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The Five Worst Sandwiches Ever Concocted, According to TikTok’s Resident Sandwich Historian

It’s Barry Enderwick’s mission in life to make every sandwich recipe he can find from early 20th century cookbooks. These are easily the most disgusting he’s attempted

From the “Banana Salmon Sandwich” to the “Peanut and Mayonnaise Sandwich,” TikTok star Barry Enderwick has proven that there isn’t any sandwich he won’t eat. He started the channel Sandwiches of History a year ago on TikTok, Instagram and YouTube with the simple idea of making and trying one new sandwich a day from antique cookbooks. Since then, Sandwiches of History has exploded in popularity, especially on TikTok, where Enderwick has amassed 257,000 followers.

Digging into cookbooks from 1902, 1909, 1912, 1941 and several others, Enderwick says he’s found some very pleasant surprises on his journey. For example, there was a “Parmesan Sandwich” consisting of just grated parmesan and ketchup between saltine crackers that was inexplicably amazing. He’s also, unsurprisingly, made sandwiches that are so awful that no amount of salt, pepper or even bacon could ever redeem them. 

To that end, there have been a lot of weird and gross sandwiches over the past year, but Enderwick is pretty sure that these were the five worst.

5) Dairy Sandwich

Year: 1909

Cookbook: The Up-To-Date Sandwich Book: 400 Ways to Make a Sandwich by Eva Green Fuller

Barry’s Breakdown: “There’s really not much to talk about with the Dairy Sandwich. It’s just two buttered slices of Swiss cheese slapped together. It might be the only recipe I’ve come across that didn’t have bread at all. It just blows my mind that someone chose to write that down as a recipe. They must have been short on recipes for this book. I mean, the Dairy Sandwich tasted good, but, boy, did it feel wrong.”

4) Farmer’s Egg Sandwich

Year: 1912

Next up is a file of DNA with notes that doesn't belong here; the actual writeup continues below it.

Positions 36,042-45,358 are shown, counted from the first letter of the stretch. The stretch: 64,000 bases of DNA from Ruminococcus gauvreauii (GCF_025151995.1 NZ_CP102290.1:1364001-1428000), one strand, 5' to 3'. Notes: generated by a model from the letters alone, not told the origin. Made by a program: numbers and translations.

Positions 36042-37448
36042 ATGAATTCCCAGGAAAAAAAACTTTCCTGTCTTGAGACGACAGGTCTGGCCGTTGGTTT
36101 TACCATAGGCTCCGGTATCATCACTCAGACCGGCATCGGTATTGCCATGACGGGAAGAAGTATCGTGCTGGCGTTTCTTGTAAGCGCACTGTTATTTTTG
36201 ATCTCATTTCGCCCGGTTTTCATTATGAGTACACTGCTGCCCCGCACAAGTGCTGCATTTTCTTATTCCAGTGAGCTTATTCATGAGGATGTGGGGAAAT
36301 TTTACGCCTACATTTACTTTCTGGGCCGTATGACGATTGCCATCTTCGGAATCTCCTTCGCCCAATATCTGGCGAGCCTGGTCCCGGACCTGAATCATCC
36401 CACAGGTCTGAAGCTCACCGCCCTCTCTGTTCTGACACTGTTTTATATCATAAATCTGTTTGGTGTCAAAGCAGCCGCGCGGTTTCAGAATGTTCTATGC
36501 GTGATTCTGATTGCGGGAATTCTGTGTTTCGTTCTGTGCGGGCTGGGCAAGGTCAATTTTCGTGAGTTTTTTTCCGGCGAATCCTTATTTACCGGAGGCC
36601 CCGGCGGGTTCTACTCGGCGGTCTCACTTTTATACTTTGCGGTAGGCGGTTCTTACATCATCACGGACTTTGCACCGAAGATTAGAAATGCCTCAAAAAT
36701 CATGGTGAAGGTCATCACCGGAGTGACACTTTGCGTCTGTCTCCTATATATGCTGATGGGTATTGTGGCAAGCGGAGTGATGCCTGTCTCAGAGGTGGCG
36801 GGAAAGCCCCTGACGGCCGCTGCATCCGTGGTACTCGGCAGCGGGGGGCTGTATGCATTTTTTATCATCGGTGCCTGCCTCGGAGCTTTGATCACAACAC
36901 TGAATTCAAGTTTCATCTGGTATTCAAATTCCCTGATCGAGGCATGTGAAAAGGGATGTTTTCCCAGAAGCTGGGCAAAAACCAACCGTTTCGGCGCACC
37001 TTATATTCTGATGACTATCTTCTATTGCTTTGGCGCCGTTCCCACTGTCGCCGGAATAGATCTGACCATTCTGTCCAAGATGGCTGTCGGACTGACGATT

Cookbook: Mrs. Rorer’s Sandwiches by Mrs. S.T. Rorer

Barry’s Breakdown: “This one was really baffling to me. It was just boiled eggs on buttered bread with dressing, but the instructions explicitly call for the eggs to be boiled for 30 minutes, which makes absolutely no sense. That’s way too long. As soon as I peeled them, the eggs reeked of sulfur and the yolks were gray! It was terrible. At no point in history did an egg from a chicken need to be boiled for 30 minutes. That was actually the first sandwich I remade. I did it with a properly boiled egg and it was really good. As written though, the sandwich just tasted like pure sulfur.”

3) Hot Sardine Sandwich

Year: 1941

Cookbook: 500 Tasty Sandwiches by Frances Troy Northcross

Barry’s Breakdown: “This was an open-faced sandwich with hot sardines topped with a cheese sauce that contained ketchup. A lot of people think that cheese doesn’t go with seafood, but sometimes it can. The problem with this was the combination of sardines, cheese and ketchup. I tried improving it with arugula and capers, but there was no saving it. There’s a lot of weird stuff in the 1941 book in particular. It’s like, ‘Hey, you can have peanut butter with chicken, or peanut butter with onions, or peanut butter with pickles.’ It was like whoever was making this book needed a lot of filler to get all the way to 500 sandwiches.”

2) Oyster Sandwich

Year: 1909

Cookbook: The Up-To-Date Sandwich Book: 400 Ways to Make a Sandwich by Eva Green Fuller

Barry’s Breakdown: “I love raw oysters, but have me chop them up and put them with olive oil between bread? It was like eating a slime sandwich. It was terrible. I couldn’t get past the texture of it.”

1) Anchovy Sandwich

Year: 1901

Cookbook: 101 Sandwiches by May E. Southworth

Barry’s Breakdown: “Oh god, the amount of anchovy paste they called for in this recipe was ridiculous. Anchovy paste can be good to add a salty, fishy note to something, but you have to use it sparingly. For this, it asked for equal parts anchovies and olives to be put on bread. It’s all salt! I had to throw that one away. That sandwich is one of the reasons I now make half sandwiches, because I was throwing out a lot of food when I was making whole sandwiches.”

“Honestly, I don’t think the Anchovy Sandwich ever could have tasted good, no matter what year it was from. A lot of the time, these sandwiches just seem dated as opposed to being truly terrible. I think that’s because — relative to someone in 1901 or 1941 — our palates have expanded to include a lot more interesting ingredients and combinations. Especially since the 1970s, cooking has changed a lot and sandwiches have been affected by that, too, which is really good news for us, since I’ve seen a lot of old recipes that we’re better off without.”